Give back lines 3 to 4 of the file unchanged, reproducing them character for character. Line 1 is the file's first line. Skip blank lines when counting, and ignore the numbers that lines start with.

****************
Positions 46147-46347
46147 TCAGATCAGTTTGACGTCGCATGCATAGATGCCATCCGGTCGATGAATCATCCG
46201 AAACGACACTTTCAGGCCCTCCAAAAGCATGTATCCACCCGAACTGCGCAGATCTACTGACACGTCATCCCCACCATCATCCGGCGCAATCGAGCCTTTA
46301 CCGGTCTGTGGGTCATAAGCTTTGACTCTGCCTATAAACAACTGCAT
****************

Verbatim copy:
46201 AAACGACACTTTCAGGCCCTCCAAAAGCATGTATCCACCCGAACTGCGCAGATCTACTGACACGTCATCCCCACCATCATCCGGCGCAATCGAGCCTTTA
46301 CCGGTCTGTGGGTCATAAGCTTTGACTCTGCCTATAAACAACTGCAT